Kapersky Labs captured this latest specimen of malware in the wild, and it's named not for a diminutive version of John Wayne, but because it reminded researchers of the Duqu worm.
MiniDuke has been at work attacking governments around the world, including Ireland, Romania, Portugal, Belgium, and the Czech Republic, as well as "the computers of a prominent research foundation in Hungary, two thinktanks, and an unnamed healthcare provider in the US." Around 60 unique targets have been identified -- so far.
The attacks have been based on advanced social engineering techniques, convincing recipients to open infected Adobe PDF files. Rather than the usual nonsense, the actual content of the files was apparently relevant and well targeted. The malware packet delivered to each system is unique and programmed to avoid detection.
Amazingly, the malware receives commands by searching for, and responding to, Twitter accounts launched by the attackers.
Analysts have been impressed by the sophistication of the attack, but that doesn't mean it's anything new. Eugene Kaspersky himself described MiniDuke as "old school malware," and he speculated that this signals the re-emergence of "elite" malware writers who have been relatively inactive for the last few years.
Josh Halliday echoed this in the Guardian, describing the MiniDuke exploit as "a complex online assault seen rarely since the turn of the millennium." What's more, the attacks are very much under way, with MiniDuke malware having been created as recently as a week ago.
This leaves us with the usual questions. We know how, but who, why, and what do we do about it? And does it present a risk to enterprises? As for what to do about it, Kaspersky Labs' detailed report will be of interest to security professionals. The issue of risk to enterprises rather depends on how the other questions are answered.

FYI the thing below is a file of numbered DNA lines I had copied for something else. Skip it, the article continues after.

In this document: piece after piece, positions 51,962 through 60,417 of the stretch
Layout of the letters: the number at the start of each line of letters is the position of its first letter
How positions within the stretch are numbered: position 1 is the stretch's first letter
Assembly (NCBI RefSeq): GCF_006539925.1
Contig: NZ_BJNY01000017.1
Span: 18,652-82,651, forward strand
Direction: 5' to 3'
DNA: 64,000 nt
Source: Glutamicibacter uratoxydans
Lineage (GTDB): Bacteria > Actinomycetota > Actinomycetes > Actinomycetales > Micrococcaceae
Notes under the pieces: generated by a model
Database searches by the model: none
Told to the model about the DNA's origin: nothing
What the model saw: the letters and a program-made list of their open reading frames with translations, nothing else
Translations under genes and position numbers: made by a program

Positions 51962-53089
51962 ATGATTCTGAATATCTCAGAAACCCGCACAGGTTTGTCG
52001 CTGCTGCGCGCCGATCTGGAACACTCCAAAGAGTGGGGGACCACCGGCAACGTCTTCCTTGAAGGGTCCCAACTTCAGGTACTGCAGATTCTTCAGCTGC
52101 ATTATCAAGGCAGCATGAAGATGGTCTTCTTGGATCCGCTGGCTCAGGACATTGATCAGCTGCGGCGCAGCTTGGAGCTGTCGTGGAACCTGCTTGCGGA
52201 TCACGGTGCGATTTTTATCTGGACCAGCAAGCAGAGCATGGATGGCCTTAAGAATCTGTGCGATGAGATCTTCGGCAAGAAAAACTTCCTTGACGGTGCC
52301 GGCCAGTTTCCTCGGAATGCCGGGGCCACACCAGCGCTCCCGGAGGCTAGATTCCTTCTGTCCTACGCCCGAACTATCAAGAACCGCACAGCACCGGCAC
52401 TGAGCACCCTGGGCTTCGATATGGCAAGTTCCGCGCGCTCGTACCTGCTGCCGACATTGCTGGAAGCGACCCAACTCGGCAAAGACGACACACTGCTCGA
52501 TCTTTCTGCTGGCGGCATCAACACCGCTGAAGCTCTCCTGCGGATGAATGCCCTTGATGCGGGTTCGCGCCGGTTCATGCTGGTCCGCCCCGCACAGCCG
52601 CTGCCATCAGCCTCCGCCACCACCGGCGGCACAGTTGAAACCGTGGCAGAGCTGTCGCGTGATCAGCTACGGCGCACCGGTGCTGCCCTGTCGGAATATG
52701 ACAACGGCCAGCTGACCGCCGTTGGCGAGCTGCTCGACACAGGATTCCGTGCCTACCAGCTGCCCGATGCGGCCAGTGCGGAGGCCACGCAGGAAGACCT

In principle, it would seem that enterprise networks are highly vulnerable to this kind of attack. It also seems -- again, so far -- that the attackers don't have commercial targets in mind. If it's a case of espionage, the targets are diverse, and some could be no more than screens (if this were a Russian exploit, for example, targeting the Russian Federation, as MiniDuke did, might be a good idea). China seems to be absent from the victims list, so maybe it should get the blame, as usual.
There have been reports that the malware connects to servers in Turkey and Panama, and it's surely possible that investigation of the Twitter accounts could produce some clues. Right now, we're in the bunker again, as usual, understanding that a technique for stealing political secrets could be used to steal enterprise secrets, too.
— Kim Davis , Community Editor, Internet Evolution